Has there ever been so much change in retailing? It is difficult to try and list all the changes over the last 12 months, much less the time since the GFC.
Experimentation for retailers has become the norm and many retailers are urgently chasing new ideas to see what might stick and give them a leg up on their competitors. This trend was highlighted by Walmart's announcement this week that it was going to ask employees to deliver customer orders on their way home from work. Seriously!!!!!!!
IKEA are experimenting with a whole range of new concepts to do with things like store size, and augmented reality and one of their officials admitted - "We're trying to do as many things as possible to see what works.....it's like, the more the merrier."
Change itself may be the only constant as a genuine retail revolution encourages retailers to experiment with a whole range of options. And, of course, the problem is which do you tack onto. A smart retailer won't rush into every new trend but stagnation is probably more damaging (check out the list of retail failures this year).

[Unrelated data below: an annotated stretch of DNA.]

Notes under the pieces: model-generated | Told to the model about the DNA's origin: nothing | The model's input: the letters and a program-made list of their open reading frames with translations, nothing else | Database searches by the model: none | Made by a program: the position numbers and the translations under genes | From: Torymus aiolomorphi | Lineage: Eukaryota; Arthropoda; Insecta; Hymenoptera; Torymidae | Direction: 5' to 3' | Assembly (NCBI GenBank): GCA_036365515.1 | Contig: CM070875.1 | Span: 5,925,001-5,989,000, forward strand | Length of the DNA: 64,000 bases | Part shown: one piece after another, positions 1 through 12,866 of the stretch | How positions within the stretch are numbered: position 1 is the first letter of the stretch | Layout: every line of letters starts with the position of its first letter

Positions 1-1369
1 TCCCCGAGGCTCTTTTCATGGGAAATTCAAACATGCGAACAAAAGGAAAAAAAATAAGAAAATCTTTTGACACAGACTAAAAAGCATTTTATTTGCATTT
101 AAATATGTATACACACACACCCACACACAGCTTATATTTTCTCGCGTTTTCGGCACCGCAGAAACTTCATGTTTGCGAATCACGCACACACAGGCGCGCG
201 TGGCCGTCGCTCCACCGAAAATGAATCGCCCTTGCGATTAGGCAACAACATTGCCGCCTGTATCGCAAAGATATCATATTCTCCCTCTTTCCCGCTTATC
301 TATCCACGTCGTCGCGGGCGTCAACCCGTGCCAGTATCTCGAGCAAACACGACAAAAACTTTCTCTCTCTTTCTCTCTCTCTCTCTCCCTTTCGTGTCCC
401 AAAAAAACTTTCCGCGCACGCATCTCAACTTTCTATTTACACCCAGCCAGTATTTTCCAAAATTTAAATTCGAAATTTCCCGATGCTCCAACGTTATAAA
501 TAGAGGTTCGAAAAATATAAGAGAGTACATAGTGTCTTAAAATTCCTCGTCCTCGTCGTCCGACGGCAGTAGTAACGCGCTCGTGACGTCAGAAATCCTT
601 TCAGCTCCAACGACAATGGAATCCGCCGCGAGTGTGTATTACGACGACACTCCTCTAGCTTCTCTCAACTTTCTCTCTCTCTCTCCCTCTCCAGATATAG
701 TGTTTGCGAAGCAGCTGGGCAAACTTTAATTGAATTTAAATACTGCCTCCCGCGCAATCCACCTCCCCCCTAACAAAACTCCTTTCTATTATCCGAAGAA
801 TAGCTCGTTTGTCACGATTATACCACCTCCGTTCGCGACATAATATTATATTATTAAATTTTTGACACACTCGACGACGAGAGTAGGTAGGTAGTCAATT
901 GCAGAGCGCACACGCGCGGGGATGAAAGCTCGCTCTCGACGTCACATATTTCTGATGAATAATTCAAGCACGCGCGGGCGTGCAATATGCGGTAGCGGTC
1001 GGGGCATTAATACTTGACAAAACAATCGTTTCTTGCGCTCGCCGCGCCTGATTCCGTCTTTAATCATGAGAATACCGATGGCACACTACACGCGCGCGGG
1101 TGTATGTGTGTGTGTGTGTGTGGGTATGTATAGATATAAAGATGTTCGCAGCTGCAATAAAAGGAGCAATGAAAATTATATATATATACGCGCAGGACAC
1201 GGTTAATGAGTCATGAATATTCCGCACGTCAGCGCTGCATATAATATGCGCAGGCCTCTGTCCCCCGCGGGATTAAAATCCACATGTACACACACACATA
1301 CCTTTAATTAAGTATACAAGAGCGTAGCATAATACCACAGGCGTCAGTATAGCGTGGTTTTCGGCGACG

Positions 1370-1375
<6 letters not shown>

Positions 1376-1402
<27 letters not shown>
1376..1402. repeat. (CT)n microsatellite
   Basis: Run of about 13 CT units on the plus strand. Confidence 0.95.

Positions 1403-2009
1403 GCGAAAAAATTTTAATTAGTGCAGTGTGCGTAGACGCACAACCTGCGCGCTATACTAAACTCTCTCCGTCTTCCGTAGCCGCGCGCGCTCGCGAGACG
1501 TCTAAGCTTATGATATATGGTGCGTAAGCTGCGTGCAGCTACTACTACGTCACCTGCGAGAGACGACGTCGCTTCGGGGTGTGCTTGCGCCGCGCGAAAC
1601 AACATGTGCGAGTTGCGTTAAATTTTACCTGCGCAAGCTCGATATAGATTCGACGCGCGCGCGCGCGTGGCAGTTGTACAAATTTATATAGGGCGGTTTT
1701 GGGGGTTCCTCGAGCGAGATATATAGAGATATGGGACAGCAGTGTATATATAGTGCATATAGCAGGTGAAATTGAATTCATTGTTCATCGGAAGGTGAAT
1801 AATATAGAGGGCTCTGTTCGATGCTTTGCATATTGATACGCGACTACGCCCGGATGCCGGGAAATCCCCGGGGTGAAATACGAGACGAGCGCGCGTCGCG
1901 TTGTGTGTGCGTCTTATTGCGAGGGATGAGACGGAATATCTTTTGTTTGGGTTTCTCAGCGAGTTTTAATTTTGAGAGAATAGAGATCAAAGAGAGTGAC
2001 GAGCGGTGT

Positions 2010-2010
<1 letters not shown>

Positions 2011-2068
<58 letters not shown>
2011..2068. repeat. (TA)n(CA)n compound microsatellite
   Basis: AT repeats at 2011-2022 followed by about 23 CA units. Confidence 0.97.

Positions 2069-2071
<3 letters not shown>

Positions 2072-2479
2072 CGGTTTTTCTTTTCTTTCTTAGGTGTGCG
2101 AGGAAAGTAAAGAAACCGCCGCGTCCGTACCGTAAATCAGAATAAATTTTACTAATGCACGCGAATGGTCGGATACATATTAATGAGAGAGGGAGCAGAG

The online/instore transition still has a long way to go but the interesting swing from bricks'n'mortar to pure online to a combination of both is starting to become a little clearer. Personal service with the assistance of digital catalogues in smaller footprint stores with alternative delivery options seems to be the path at present.
One big advantage of experimenting is that it usually involves a closer relationship with your customers and that should be good right? Unless of course your idea is a disaster and then you have some repair work to do. Walmart might be having some conversations with their employees right now.